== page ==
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Yes, but Is it in IMAX?


Researchers at the University of Leeds in the UK think a tumor might be easier to see if a doctor could image a patient's organs in three dimensions, says BBC News' Katia Moskvitch. So they created a method of generating high resolution 3D images of various tissues — the next-generation of digital microscopy, if you will — and recently published their study in the American Journal of Pathology. "A 3D image could help provide much more information than a simple 2D scan," Moskvitch says. "To create one, a piece of tissue must be cut with an ultra-precise machine called microtome into hundreds of very thin slices. Each slice is then put onto a 1mm-thick piece of glass and loaded into a digital scanner. The scanner then creates 2D impressions of each cross-section, and this is where the new technology comes into play." The software created by the Leeds researchers stacks the 2D images together to form a 3D shape. The team says this could help oncologists see small tumors, or even gauge a tumor's proximity to nearby blood vessels to see how easy it would be to remove.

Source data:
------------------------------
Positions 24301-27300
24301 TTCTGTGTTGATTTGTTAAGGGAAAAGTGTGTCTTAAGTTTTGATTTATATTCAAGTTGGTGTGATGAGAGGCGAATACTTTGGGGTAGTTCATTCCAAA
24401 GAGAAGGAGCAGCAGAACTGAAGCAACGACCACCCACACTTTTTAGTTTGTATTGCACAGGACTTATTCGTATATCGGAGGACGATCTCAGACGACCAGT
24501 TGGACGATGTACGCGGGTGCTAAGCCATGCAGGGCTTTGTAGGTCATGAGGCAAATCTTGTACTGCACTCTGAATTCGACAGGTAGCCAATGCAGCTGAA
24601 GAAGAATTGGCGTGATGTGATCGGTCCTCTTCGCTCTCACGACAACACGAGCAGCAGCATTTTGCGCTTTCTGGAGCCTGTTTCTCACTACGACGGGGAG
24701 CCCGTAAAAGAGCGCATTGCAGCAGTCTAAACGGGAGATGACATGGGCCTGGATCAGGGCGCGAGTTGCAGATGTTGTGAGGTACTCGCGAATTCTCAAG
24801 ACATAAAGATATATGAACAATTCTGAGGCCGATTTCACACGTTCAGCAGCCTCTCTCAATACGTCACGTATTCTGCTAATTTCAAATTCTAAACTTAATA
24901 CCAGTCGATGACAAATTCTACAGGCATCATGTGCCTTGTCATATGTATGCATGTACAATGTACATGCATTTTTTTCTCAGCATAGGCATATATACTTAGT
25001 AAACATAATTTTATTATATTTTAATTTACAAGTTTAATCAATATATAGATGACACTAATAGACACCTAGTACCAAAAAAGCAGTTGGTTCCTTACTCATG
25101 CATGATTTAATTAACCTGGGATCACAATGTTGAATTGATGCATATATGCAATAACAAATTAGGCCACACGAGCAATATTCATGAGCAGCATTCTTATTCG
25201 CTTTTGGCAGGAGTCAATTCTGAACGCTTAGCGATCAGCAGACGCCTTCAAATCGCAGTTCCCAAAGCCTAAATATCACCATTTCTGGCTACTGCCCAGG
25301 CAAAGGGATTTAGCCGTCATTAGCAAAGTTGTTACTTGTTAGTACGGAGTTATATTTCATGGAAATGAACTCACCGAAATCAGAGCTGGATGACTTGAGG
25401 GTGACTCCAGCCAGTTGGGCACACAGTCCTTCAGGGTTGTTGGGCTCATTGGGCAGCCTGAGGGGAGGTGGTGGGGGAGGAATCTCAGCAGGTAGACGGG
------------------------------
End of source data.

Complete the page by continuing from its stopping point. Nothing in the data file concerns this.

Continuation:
The Scan

Purnell Choppin Dies

Purnell Choppin, a virologist who led the Howard Hughes Medical Institute, has died at 91, according to the Washington Post.

Effectiveness May Decline, Data From Israel Suggests

The New York Times reports that new Israeli data suggests a decline in Pfizer-BioNTech SARS-CoV-2 vaccine effectiveness against Delta variant infection, though protection against severe disease remains high.

To See Future Risk

Slate looks into the use of polygenic risk scores in embryo screening.

PLOS Papers on Methicillin-Resistant Staphylococcus, Bone Marrow Smear Sequencing, More

In PLOS this week: genomic analysis of methicillin-resistant Staphylococcus pseudintermedius, archived bone marrow sequencing, and more.